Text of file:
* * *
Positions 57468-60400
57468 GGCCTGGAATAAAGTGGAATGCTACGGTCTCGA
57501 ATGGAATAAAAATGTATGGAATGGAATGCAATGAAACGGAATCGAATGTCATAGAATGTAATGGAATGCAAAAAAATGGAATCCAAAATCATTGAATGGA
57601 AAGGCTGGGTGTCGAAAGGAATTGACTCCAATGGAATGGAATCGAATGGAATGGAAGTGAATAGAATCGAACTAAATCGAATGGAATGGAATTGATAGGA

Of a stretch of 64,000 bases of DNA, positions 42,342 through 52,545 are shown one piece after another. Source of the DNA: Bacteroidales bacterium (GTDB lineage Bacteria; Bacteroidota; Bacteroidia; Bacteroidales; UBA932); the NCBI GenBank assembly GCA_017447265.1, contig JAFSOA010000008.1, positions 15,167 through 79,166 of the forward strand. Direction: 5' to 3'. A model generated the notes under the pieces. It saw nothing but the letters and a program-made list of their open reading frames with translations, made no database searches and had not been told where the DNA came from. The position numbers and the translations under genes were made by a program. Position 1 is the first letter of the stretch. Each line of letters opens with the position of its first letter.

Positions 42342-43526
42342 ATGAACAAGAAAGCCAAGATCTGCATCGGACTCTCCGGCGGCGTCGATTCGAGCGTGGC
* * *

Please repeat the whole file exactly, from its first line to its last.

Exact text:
Positions 57468-60400
57468 GGCCTGGAATAAAGTGGAATGCTACGGTCTCGA
57501 ATGGAATAAAAATGTATGGAATGGAATGCAATGAAACGGAATCGAATGTCATAGAATGTAATGGAATGCAAAAAAATGGAATCCAAAATCATTGAATGGA
57601 AAGGCTGGGTGTCGAAAGGAATTGACTCCAATGGAATGGAATCGAATGGAATGGAAGTGAATAGAATCGAACTAAATCGAATGGAATGGAATTGATAGGA

Of a stretch of 64,000 bases of DNA, positions 42,342 through 52,545 are shown one piece after another. Source of the DNA: Bacteroidales bacterium (GTDB lineage Bacteria; Bacteroidota; Bacteroidia; Bacteroidales; UBA932); the NCBI GenBank assembly GCA_017447265.1, contig JAFSOA010000008.1, positions 15,167 through 79,166 of the forward strand. Direction: 5' to 3'. A model generated the notes under the pieces. It saw nothing but the letters and a program-made list of their open reading frames with translations, made no database searches and had not been told where the DNA came from. The position numbers and the translations under genes were made by a program. Position 1 is the first letter of the stretch. Each line of letters opens with the position of its first letter.

Positions 42342-43526
42342 ATGAACAAGAAAGCCAAGATCTGCATCGGACTCTCCGGCGGCGTCGATTCGAGCGTGGC